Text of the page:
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YG offers few solutions in response to Mayo petition

Minister’s response to Mayo ‘disappointing’
Mayo’s aging ambulance station. (Lawrie Crawford/Yukon News file) Mayo’s aging ambulance station. (Lawrie Crawford/Yukon News file)

Almost three months after Yukon’s Minister of Health and Social Services received a letter requesting emergency mental health support for Mayo, Minister Tracy-Anne McPhee wrote a three-page letter to the community explaining the services offered in Mayo for the past few years.

McPhee’s letter referred Mayo residents to upcoming conferences for hope, provided phone numbers for support, and referred further inquiries to an acting director and the Mayo detachment of the RCMP.

Kate White, leader of the Yukon NDP, said on Dec. 21 that the minister’s response was “disappointing.”

“I think, unfortunately, what we see in the response from the minister is just listing all the things that the government does. But what we know is, when a community says that they’re in crisis is that, what’s being offered isn’t enough,” said White.

Mayo has suffered an inordinate number of suicides, overdoses and homicides since January 2021.

Residents had drafted a clear and articulate plan that required government resources and attached the letter to the petition presented the Yukon’s Legislative Assembly on Nov. 17.

None of these items were addressed or mentioned in the minister’s response.

Earlier this month, Mayo resident Stephane Walke told the News, “The point [of the petition] was to show that people are fully aware of the breadth and complexity of the issues and that we have good suggestions, but that resources are needed.”

White observed the same thing: “Mayo very clearly said what they needed; they needed additional mental health support and additional addiction support.”

The letter

A Na-Cho Nyak Dun citizen, who asked not to be identified by the News, said the minister’s response “makes me sick.”

The first paragraph of McPhee’s letter contained an assurance that she “understands the urgency of the crises,” and that “the impacts of substance use disorder are widespread.” She offered her “condolences for anyone who is experiencing the impacts if [sic] the tragic events in your community.”

The following three paragraphs detail the services offered including hours of operation, the additional people that can be sent from Dawson City every second week, rapid access by telephone within three days, support lines and more phone numbers.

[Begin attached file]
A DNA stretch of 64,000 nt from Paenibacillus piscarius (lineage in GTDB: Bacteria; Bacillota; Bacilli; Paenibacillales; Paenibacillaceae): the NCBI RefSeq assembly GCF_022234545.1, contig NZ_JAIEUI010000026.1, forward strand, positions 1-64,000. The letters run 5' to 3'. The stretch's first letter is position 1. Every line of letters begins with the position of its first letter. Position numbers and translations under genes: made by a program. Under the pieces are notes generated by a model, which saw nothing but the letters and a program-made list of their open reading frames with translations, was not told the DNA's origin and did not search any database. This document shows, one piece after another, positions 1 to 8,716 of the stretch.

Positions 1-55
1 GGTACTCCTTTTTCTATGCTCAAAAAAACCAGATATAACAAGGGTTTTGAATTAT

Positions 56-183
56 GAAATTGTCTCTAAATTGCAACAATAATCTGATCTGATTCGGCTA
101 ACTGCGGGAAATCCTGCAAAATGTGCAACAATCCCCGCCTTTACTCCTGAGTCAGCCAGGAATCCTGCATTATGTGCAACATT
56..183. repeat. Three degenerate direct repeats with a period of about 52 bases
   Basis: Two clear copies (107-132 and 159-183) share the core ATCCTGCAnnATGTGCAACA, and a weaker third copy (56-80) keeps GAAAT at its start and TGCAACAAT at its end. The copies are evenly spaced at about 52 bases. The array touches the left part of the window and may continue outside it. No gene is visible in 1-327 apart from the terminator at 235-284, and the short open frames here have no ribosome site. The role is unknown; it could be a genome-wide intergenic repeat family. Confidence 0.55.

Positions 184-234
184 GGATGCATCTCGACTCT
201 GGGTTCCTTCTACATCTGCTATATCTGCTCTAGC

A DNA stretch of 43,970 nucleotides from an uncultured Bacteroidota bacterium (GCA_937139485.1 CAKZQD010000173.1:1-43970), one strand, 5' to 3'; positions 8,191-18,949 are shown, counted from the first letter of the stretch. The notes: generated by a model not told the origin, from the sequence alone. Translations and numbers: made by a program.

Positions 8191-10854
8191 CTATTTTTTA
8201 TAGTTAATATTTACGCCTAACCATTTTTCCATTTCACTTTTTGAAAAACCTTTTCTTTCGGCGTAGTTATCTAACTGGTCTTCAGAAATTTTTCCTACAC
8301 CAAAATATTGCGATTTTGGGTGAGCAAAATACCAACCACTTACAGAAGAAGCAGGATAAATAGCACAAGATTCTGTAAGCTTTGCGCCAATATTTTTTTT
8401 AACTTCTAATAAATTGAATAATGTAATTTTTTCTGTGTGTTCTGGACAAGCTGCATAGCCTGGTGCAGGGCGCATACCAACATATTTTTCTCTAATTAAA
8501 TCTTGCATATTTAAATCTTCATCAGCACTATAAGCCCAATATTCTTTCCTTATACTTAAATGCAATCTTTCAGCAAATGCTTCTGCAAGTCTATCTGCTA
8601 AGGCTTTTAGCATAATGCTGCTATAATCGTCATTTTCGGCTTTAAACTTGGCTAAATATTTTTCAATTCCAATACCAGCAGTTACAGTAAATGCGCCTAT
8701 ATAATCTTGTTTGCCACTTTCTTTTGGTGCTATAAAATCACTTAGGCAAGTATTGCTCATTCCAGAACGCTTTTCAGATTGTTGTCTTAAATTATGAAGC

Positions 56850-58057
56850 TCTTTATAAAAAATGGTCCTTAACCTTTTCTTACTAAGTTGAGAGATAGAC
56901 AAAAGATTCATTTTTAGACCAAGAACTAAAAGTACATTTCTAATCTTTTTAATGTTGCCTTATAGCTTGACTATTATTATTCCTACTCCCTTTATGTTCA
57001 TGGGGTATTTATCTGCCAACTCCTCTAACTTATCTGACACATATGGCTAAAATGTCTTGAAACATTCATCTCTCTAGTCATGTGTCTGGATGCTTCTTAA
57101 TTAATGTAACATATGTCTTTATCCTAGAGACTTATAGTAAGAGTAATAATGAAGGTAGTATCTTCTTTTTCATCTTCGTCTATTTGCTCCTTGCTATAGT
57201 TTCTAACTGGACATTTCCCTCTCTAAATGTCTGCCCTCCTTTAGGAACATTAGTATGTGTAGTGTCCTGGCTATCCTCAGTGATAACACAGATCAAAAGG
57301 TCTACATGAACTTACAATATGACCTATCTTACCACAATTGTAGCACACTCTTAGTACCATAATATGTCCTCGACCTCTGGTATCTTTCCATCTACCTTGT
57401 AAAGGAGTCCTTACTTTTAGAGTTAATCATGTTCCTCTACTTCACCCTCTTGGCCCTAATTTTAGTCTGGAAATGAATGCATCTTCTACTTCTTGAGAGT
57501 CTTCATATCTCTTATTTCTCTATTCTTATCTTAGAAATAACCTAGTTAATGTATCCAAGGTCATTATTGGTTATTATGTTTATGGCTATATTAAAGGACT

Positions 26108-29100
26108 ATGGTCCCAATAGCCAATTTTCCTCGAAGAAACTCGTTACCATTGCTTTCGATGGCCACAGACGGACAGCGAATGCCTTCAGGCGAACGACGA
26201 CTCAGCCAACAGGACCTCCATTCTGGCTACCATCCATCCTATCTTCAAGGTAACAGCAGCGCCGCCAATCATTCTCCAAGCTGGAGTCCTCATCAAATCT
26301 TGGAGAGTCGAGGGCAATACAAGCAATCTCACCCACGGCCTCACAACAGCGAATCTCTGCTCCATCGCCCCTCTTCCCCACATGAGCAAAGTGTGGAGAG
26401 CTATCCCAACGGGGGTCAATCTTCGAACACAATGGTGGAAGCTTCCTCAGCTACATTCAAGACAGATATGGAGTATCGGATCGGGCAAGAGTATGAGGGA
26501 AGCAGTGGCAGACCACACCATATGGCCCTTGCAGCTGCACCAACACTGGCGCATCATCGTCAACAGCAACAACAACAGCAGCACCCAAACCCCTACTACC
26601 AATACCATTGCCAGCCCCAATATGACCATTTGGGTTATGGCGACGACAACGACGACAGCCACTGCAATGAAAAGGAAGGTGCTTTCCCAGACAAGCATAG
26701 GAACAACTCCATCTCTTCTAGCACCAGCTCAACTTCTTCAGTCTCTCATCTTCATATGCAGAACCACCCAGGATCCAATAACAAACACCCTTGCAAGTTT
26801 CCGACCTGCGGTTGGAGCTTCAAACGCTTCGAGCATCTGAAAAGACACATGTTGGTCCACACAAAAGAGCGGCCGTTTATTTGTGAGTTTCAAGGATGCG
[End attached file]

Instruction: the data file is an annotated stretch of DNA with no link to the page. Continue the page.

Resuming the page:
In separate paragraphs, the letter cites that the department is “working regularly with physicians to expand the scope of safe supply” and brings attention to the “significant, ongoing investments in police resources,” touting the “highest police per-capita ratio in Canada.”

Meaningful solutions and paths forward were deferred to the upcoming Mental Health and Addictions Summit in early 2022.

Only one sentence in a two-sentence paragraph towards the end of McPhee’s letter refers to anything that government could do. It states, “What we can and should do is lead, co-ordinate and prioritize conversations to commit to working together on community solutions.” It does not say how or when.

Warning signs

The letter and petition were not the first time that Yukon’s Liberal government had heard about the need for additional support for the community of Mayo. The first conversation was in the Liberal caucus when discussions were taking place about which Yukon communities would be hubs for mental health services, and which communities would be satellites.

Don Hutton, then MLA for Mayo-Tatchun, told the News that he had argued to locate the mental health hub in Mayo, rather than in the premier’s riding of Dawson City, citing Mayo’s far greater need and fewer services than Dawson. He lost that argument.

Two years later, Hutton resigned his Liberal membership in a fiery speech on the basis of the governments’ inaction on alcohol and drug addiction issues.

Hutton sat as an independent for the remainder of the term, never failing to remind the liberals that addictions were taking too many lives in Yukon. This year he watched as his community suffered more tragic deaths.

White believes the community was brave to ask for help.

“Mayo did the most incredible thing, which is they shook off the stigma of addiction and mental health. And they asked for help. They said that they were in a crisis, and they needed support,” White said.

“That letter (McPhee’s), it’s really hard, it’s really hard to see solutions in that letter.”

Contact Lawrie Crawford at